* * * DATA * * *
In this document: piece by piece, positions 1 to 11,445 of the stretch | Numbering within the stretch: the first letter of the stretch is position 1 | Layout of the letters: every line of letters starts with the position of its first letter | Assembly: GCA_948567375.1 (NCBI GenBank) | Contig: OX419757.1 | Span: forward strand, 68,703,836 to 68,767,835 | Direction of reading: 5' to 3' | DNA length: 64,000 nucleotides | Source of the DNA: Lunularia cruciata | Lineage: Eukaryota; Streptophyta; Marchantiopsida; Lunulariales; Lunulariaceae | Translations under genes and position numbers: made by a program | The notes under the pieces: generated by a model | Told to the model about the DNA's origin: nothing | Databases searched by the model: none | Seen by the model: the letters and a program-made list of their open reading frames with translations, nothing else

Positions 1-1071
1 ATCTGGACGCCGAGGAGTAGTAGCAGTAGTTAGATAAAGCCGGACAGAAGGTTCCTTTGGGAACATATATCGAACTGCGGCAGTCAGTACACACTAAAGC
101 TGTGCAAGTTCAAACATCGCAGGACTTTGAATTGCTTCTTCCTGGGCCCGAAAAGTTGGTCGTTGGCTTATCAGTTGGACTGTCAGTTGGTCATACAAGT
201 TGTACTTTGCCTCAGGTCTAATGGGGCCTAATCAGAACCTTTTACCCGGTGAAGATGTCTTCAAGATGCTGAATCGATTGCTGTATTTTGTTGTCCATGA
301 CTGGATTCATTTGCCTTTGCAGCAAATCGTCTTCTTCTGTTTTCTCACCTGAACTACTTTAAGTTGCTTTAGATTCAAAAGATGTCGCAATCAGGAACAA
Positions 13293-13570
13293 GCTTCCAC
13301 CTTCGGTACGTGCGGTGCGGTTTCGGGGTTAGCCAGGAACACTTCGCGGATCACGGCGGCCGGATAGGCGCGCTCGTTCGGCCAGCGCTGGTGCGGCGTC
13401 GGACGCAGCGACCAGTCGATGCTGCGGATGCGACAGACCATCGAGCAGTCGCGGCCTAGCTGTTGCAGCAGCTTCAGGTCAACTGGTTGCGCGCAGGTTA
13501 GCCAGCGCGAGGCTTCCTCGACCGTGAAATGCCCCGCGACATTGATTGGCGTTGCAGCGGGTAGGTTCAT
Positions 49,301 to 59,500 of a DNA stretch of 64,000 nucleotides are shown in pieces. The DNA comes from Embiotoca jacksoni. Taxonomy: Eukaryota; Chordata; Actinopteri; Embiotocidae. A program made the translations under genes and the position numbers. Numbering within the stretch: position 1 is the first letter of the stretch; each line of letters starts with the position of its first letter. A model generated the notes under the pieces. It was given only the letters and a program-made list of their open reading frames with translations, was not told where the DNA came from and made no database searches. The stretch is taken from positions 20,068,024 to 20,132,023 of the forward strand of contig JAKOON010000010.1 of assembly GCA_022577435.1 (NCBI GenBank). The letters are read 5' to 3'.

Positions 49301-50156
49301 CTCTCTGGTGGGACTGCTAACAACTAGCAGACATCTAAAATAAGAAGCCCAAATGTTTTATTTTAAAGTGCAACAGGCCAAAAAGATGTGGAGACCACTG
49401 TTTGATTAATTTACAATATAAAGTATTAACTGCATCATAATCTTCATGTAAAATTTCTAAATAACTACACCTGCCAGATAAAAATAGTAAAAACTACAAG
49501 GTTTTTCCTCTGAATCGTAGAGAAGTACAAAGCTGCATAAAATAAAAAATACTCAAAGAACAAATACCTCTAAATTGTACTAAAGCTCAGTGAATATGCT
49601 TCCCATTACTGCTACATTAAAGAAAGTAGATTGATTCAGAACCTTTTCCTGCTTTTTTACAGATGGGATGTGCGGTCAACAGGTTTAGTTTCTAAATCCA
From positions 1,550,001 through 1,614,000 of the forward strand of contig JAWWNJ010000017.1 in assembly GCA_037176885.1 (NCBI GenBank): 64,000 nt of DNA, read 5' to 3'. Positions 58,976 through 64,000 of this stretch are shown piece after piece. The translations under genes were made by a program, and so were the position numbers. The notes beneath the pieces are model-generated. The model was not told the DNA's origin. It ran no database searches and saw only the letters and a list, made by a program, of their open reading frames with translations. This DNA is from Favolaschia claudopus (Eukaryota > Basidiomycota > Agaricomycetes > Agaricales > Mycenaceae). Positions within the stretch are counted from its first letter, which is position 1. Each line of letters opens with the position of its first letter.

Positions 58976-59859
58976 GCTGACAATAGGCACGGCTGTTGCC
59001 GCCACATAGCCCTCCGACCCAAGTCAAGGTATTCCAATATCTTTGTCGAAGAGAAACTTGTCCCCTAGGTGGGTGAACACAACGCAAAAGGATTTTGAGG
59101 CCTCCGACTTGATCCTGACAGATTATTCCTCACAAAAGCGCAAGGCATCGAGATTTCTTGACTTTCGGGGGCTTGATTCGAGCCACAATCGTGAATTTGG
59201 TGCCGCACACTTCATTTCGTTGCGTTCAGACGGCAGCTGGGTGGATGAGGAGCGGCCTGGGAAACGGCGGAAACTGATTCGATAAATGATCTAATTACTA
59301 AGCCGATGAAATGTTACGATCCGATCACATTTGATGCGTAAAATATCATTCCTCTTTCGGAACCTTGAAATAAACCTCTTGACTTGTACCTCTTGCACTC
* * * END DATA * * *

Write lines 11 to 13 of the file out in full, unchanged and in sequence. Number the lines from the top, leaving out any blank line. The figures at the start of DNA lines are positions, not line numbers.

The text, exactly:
13501 GCCAGCGCGAGGCTTCCTCGACCGTGAAATGCCCCGCGACATTGATTGGCGTTGCAGCGGGTAGGTTCAT
Positions 49,301 to 59,500 of a DNA stretch of 64,000 nucleotides are shown in pieces. The DNA comes from Embiotoca jacksoni. Taxonomy: Eukaryota; Chordata; Actinopteri; Embiotocidae. A program made the translations under genes and the position numbers. Numbering within the stretch: position 1 is the first letter of the stretch; each line of letters starts with the position of its first letter. A model generated the notes under the pieces. It was given only the letters and a program-made list of their open reading frames with translations, was not told where the DNA came from and made no database searches. The stretch is taken from positions 20,068,024 to 20,132,023 of the forward strand of contig JAKOON010000010.1 of assembly GCA_022577435.1 (NCBI GenBank). The letters are read 5' to 3'.

Positions 49301-50156